Pruning is a traditional winter task for all vineyard managers, so it is for our Roman Slouk. But now he has to wait a bit. This year, icing has an unconventional form and makes the vine branches as if they were made from glass, so the workers can not handle them with scissors.
"Ice is, of course, not strange at this time of year. Usually, it's just dust, which is not pleasant for work, but you can continue. But I don't remember the form it has this year, I didn't find any of them even when going through the photos," says Roman, who documents the development of the vineyard in the photos. Hence, he has an excellent comparison of individual years
This year's icing looks as if the vine stems were covered with a layer of glass, which is beautiful and unconventional to look at, but it's not very suitable for work. "You can't even cut into it. It's merely ice, from which water sprays," Roman explains why the pruning process is not progressing now. He stopped it in a moment when half the area of the Sonberk's vineyards was finished.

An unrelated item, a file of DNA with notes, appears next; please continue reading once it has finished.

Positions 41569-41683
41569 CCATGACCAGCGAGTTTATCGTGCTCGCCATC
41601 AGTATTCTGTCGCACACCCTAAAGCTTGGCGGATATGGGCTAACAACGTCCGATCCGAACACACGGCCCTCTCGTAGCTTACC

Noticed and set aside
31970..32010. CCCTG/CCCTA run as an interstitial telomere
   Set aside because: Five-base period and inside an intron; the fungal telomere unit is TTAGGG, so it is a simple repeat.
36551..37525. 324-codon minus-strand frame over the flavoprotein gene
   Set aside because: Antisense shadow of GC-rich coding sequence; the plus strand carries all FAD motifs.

Those who walk around our vineyards will see that we prune not all the bushes in the same way. For the most part, Roman relies on a cut for a single rod. But he also tests the so-called cordon and incision, which serves to eliminate large incisions in the trunk. Why? Because it is so far the only somewhat effective form of protection against the fungal disease ESCA, which threatens vineyards throughout Central Europe.
"When we make larger cuts on the vines, we create a larger area where the fungi can get inside. Therefore we make the cutting areas as small as possible and paint them with paint. Or now we have a new product that not kill ESCA, but prevents further spread," explains Roman.
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